Almost 18 000 Facebook fans sit and knyp, hold their breath, hope and pray the new aKing album doesn’t drop them. Hope it upholds the same raw emotional energy and easy soft rock hooks as their debut, Dutch Courage. They still want to blister their fingers holding aloft cheap plastic lighters at future aKing gigs. The anticipation is unbearable. Will they let us down? Will aKing appease the legion of South African pop rock fans they seduced with their debut, or will they turn them around and send them dribbling back to the safe, formulaic shores of Nickleback, Counting Crows, early U2 and Bon Jovi? It’s a risk for sure. It’s hard to follow up a successful debut. Near impossible, some might say. And so in suburbs from Claremont to Florida, from Morningside to Waterkloof, from Peak to Somerset West earnest nineteen year olds are on their knees praying for Hunter, Laudo, Hennie and Snake not to let us down. Praying for ‘Safe As Houses’ version 2, upgraded, better, different yet strangely familiar yet exciting and undiscovered. The hot new stuff that invites you take it home and play it repeatedly, appreciating it more each time. Will they be disappointed?
The album starts with an upbeat and mellow country guitar, jangled over that familiar driving rock ‘n roll bass, which is almost a trademark for the Fokof spin offs. Playful 80s style staccato lyrics, like a relaxed David Byrne, without the freak. Laudo’s chopping it up, showing some versatility. Then to the familiar, chorus, a swelling anthemic, chest thumping chorus, that tickles a sadness in your heart and causes you to look up from your beer towards the stage. Classic aKing. Shades of Dutch Courage, obviously. A touch of Stellenbosch blues, brought down with an anti-climactic pop riff. Build it up and chop it down. Kind of sounds like they’ve been listening to a lot of Peter Gabriel, Big Country, James and a whole lot Creedence. Laudo’s definitely a talent on the vocals, but there’s an insecurity there, more pronounced on this album. His voice is more theatrical, he seems willing to take risks both vocally and with the lyrics he and Hunter are writing. Less practiced, less international cock rock and more intentional Cape Town. Granted it doesn’t deviate too far from it’s familiar pop rock roots and love all serve all motives. A lot of the songs still have the feel of an assured one man cover band playing a pub gig before the rugby. And I mean that as a compliment. This is still very accessible rock music, and I have no doubt it’s going to be huge. But perhaps there’s more honesty this time around. And by necessity, that’s something we’ve never heard before, and therefore it’s a more challenging sound.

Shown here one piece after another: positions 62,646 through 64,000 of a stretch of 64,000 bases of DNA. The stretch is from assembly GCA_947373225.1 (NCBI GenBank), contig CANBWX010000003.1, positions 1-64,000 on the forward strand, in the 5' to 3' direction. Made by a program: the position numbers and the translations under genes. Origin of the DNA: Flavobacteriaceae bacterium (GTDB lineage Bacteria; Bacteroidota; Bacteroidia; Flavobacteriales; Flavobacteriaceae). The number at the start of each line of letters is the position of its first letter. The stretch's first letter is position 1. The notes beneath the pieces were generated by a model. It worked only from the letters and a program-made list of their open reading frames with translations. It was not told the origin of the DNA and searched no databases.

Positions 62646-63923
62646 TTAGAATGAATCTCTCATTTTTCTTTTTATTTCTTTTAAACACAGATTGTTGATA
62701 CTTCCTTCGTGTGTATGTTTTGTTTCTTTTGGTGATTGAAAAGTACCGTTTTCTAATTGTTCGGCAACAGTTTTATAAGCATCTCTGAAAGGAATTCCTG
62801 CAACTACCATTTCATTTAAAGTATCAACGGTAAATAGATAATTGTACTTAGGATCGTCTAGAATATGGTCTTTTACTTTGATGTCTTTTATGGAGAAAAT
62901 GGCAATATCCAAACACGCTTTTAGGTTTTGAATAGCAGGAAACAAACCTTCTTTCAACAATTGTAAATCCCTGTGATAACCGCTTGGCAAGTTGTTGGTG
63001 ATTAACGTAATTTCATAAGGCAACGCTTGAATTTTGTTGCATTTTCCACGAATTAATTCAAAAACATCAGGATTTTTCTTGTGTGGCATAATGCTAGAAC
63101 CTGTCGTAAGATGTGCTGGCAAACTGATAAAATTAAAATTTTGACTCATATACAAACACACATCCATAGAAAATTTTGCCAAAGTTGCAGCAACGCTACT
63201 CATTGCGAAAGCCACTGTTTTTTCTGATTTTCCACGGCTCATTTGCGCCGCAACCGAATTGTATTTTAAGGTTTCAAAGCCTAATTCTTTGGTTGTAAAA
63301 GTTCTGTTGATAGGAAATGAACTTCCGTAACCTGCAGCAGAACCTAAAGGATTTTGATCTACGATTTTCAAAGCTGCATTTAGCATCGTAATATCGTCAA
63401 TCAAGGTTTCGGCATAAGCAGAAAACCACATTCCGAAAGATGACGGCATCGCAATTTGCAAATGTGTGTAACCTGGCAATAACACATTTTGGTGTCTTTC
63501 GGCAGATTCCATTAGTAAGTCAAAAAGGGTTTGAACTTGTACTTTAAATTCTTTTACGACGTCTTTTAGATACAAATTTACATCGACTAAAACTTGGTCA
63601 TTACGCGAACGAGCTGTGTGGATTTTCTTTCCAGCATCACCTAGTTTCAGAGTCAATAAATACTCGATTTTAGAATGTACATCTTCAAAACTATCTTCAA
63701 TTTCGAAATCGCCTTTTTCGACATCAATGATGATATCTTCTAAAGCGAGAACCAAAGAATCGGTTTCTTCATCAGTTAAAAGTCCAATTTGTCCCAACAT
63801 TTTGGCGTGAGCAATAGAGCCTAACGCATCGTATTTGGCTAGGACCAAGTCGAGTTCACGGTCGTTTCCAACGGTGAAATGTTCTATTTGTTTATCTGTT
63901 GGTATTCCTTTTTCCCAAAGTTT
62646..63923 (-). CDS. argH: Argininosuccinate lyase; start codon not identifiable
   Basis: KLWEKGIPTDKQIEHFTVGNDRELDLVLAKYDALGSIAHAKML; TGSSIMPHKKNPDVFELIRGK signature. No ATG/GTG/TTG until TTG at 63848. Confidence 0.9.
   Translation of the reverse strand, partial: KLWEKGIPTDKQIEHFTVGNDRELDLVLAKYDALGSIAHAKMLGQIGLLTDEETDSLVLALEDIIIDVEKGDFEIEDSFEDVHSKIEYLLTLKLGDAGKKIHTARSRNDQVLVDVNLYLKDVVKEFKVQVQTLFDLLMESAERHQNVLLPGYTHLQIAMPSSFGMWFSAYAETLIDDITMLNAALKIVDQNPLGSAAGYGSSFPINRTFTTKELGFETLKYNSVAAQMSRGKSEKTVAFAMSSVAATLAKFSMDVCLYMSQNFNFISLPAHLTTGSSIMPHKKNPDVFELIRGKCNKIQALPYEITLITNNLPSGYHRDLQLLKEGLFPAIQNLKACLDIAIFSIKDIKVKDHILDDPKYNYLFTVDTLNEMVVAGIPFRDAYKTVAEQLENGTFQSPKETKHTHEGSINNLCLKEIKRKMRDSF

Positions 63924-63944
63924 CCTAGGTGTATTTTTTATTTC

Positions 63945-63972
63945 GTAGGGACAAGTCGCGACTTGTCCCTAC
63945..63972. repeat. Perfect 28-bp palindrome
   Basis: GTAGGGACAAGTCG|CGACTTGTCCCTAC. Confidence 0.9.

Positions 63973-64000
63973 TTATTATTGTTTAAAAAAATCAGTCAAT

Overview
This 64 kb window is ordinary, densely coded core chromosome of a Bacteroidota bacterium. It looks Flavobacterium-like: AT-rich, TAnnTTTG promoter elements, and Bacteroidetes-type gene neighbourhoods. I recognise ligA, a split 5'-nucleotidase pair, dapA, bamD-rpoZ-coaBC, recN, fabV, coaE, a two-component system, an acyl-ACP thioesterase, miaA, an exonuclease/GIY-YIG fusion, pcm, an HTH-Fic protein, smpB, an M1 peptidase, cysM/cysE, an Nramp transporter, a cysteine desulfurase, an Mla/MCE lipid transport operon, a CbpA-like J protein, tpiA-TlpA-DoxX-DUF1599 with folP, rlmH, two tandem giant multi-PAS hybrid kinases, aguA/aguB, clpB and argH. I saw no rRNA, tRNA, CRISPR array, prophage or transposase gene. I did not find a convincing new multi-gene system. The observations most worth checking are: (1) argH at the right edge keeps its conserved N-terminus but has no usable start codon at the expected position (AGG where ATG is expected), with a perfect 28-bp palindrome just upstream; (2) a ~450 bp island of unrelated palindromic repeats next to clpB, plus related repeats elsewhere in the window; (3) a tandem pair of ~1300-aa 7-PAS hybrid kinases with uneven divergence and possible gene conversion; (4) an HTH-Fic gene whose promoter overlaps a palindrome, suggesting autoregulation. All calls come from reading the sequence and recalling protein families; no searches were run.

The subject matter is suburban and emotional, the lyrics are poetry, especially on songs like ‘Facebrick Constellations’ (which has an Alabama 3 feel to it) and ‘The Heart of a Fool’. Other songs like ‘Gentile Gentlemen’ and the title track ‘Against All Odds’ have a more distinctly South African feel to them. A unique white rock South African sensibility, as if they’re channeling the spirit of James Phillips, old Nude Girls and Bright Blue, maybe even a touch of eVoid in amongst their Big Country musings. But it’s a unique hybrid sound.
Compared to Dutch Courage, Against All Odds is more friendly, looser, simpler. It has a warmer sound. It’s upbeat, and some of the songs carry a touch of ska and even a twist of kwela in them. There are vocal arrangements that hint at African choral traditions. There are other nods towards bands like Foto Na Dans. And this album sounds a lot less Fokof than the last. More country. Probably due to the absence of one Johnny de Ridder, along with his intricate guitar solos and intuitive layered, ‘wall of rock’ arrangements. Perhaps not entirely replaced, but compensated for by Jaco ‘Snakehead’ Venter’s percussion. The drums play a lot more centrally on most of the songs. Then Theo Crous fleshes it out with keys and simple, intelligent production. Unlike Dutch Courage which the band crafted meticulously in studio and then struggled to reproduce on stage, Against All Odds is much more honest. You suspect the album will morph and develop more as a stage show. It should also be easier for the band to play live. Slowly we’re getting to see what this band is really all about. Whether aKing’s mass of fickle pop rock fans have the patience to come along for that particular ride remains to be seen. Against All Odds will slowly start to weed the seen from the scene.
In truth, I think this is a winner. The legion of aKing’s fans won’t be disappointed. They’ll rally around this album like drunk Tukkies students to an Oppikoppi campfire. By the last two songs, I’m hooked. They’re pure heart string pluckers that make you wish you were on stage belting them into the night and having them thrown back at you by a thousand strong crowd. A-grade pop rock that could hold its head high alongside anything bands in America, England or Australia could make, and yet it still sounds distinctly South African. I’m gonna burn my thumb on a cheap plastic lighter.
If aKing, and the rest of the radically productive Fokof family can teach creative South Africa anything – it is to make your art regularly. If you’ve got a skill, you’ve got to put it out there. That’s how you live the dream. You play what’s on your mind, to the best of your abilities push it out and move on to the next thing.
It’s just like Laudo says self-reflexively in the last song and by far my highlight of the whole album, Know Your Bones:
“Anything too dumb to be spoken should be sung / a song is never finished only abandoned / sing if you’ve got nothing to say / I know your bones they’re begging to be let out of your wardrobe / couldn’t leave well enough alone / teach them to dance and let them go”
It’s an anthem waiting for an audience.